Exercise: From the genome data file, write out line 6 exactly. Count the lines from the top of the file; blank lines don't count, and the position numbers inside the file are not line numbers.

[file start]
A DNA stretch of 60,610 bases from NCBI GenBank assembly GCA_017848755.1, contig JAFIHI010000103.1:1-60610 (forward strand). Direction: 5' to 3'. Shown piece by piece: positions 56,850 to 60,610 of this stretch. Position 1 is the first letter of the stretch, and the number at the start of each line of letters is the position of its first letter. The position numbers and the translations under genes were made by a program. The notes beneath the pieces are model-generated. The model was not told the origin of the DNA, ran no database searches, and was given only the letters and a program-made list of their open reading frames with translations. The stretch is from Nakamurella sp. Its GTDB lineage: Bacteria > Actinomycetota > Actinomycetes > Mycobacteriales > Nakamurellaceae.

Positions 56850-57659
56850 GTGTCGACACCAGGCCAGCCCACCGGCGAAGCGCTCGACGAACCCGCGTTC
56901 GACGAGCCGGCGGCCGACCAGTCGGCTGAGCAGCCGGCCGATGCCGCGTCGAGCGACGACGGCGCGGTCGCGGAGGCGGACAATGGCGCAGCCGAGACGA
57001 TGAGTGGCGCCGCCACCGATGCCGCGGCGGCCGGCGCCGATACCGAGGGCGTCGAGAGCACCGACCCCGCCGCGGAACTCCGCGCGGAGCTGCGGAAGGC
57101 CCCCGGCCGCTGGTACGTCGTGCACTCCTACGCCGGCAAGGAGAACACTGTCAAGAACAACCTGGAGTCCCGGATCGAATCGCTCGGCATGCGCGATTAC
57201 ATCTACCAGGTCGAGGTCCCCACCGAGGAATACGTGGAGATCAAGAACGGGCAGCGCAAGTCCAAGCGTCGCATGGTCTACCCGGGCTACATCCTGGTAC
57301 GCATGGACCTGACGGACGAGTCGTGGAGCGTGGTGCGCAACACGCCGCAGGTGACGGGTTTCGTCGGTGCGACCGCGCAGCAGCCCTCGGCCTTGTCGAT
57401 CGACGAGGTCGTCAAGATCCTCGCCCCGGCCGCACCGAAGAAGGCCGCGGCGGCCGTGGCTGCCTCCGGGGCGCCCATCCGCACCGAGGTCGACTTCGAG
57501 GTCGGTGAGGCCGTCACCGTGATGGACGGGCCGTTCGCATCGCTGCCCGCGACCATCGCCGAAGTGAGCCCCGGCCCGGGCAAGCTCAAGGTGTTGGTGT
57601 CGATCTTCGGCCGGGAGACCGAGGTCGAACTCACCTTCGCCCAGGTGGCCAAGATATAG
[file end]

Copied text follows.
57101 CCCCGGCCGCTGGTACGTCGTGCACTCCTACGCCGGCAAGGAGAACACTGTCAAGAACAACCTGGAGTCCCGGATCGAATCGCTCGGCATGCGCGATTAC